By Clay Moore
The first few months of the American invasion of Taliban-held Afghanistan in October 2001 marked the emergence of an effective amalgam of technological intelligence, special-forces-led local militias, and precision airpower. The results were decisive and powerful. Within three months, the Afghan army had been largely decimated and the Taliban regime thoroughly removed from power in Kabul. Thirteen years later, pro-western protesters and nationalists aided in the ouster of Ukrainian president Yanukovich, leading to a costly civil war and the Russian annexation of the Crimean peninsula. Russian special operations forces have utilized a strategy of deniability, covert financial and political support for separatists, and even overt, operational-level actions to not only alter European borders, but also to cultivate a serious challenge to the post-cold war European order.
This article seeks to examine the similarities and differences between the American invasion of Afghanistan in October 2001 and the Russian intervention in Ukraine in February 2013. In this product, it will be argued that the decisions made in the operational level of the US invasion of Afghanistan are not only more adaptable to a wider variety of combat environments, but also garner more effective results than Russian special operations in Crimea and eastern Ukraine. It is important to point out the differences of the perceived ultimate goals of the two combat actions as well as to highlight the similarities in tactics and the relationship between intelligence and combat operators. Accordingly, the major differences that surround the combat environments, both political and geographic, will be discussed.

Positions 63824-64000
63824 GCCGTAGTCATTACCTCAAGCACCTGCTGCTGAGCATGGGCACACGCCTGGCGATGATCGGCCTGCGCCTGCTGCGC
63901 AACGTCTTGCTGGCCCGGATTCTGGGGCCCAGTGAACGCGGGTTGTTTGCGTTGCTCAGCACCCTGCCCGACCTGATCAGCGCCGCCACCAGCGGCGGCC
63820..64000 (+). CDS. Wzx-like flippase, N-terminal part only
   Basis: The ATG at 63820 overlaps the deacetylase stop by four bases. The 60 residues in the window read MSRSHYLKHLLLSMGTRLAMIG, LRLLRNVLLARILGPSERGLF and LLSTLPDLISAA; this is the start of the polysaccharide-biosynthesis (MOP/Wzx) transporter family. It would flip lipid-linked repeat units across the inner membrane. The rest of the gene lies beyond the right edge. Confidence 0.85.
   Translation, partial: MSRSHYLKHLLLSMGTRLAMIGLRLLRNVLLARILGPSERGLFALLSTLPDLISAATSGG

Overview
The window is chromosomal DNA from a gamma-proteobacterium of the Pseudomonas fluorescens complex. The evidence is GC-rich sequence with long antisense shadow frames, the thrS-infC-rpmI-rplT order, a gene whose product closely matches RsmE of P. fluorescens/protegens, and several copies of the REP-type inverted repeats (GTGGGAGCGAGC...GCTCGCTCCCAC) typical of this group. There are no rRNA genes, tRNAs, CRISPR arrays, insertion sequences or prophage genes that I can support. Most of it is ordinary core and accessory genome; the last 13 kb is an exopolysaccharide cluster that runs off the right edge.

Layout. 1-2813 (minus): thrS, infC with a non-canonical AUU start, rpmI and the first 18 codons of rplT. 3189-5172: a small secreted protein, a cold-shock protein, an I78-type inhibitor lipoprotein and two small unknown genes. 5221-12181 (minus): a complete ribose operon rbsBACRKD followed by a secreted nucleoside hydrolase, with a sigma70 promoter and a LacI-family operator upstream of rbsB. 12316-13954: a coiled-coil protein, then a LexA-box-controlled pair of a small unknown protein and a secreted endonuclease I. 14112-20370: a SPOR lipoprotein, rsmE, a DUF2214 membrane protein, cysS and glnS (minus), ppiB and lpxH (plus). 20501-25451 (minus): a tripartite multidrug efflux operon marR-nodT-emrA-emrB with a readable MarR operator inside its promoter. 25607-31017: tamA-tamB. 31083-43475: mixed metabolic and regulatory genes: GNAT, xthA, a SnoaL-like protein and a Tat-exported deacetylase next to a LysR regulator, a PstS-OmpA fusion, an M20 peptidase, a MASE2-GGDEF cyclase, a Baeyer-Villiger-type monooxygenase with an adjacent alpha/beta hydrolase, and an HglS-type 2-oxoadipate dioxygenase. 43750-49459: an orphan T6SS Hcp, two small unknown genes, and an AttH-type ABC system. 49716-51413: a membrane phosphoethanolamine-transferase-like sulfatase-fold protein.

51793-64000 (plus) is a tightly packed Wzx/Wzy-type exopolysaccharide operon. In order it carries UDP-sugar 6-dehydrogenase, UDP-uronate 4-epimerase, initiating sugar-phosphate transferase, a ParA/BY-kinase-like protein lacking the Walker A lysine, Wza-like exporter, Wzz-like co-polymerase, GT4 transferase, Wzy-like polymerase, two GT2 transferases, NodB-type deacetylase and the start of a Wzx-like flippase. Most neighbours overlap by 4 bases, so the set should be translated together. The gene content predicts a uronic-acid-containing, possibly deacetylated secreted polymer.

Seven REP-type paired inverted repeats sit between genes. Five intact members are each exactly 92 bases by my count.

In order to properly compare the two combat actions, both the operational and overall strategic goals must be clearly explored. In response to the intelligence that Osama Bin Laden was a guest Mullah Omar’s Taliban regime in Afghanistan, American intelligence operatives and special operations forces began coordinating with the Northern Alliance opposition fighters to re-invigorate their fight against the Taliban. The strategic goals were simple for the United States, capture/kill Bin Laden and accordingly remove the Taliban regime, as well as deny Afghanistan as a breeding ground for future terrorist training camps. In response to the fall from power of the Party of Regions and subsequent instability in Ukraine, Russian goals existed in a more complicated political environment than U.S. goals at the time, and accordingly characterized more nuance and subjectivity. Russian goals were to monitor the political situation in Ukraine up to the ouster, seize Crimea to secure Sevastopol for the Black Sea Fleet, protect/assist pro-Russia separatists in the Party of Regions-aligned districts, and to maintain what semblance of leverage and control that was possible over the new government of Ukraine.
The diversity of goals between the two campaigns hides a series of similarities that are noteworthy. The Afghan model that came out of the U.S. invasion consisted of several parts according to Andres, Wills and Griffith. First, enemy communications are disrupted using U.S. airpower. The special operations forces teams then coordinate with indigenous forces to goad the enemy to gather in large formations, where precision airpower is brought to bear in order to eliminate vast swaths of the enemy. Notwithstanding the ability to bring millions of dollars of air power down on one’s opponents, the relatively few-in-number U.S. operators relied upon local forces to utilize their numbers to serve as the bulwark to hold the enemy in advantageous locations for the steel rain. This reliance continued all the way up to the November attack on the mountain fortress of Tora Bora, where the limitations of this strategy surfaced. Local forces, swept up in the rapid advance and seizure of Jalalabad, were not as eager as their American allies to attack the notorious fortifications at Tora Bora. Many fighters were ignorant or apathetic about the American’s objectives regarding the destruction of al Qaeda leadership and forces. Reports indicated that they were much more interested in carving up individual fiefdoms and positioning their forces to take advantage of the power vacuum of the new Afghanistan. (For a great read on American Special Forces in Afghanistan, see “Winning with Allies” in the journal International Security by Richard Andres et al)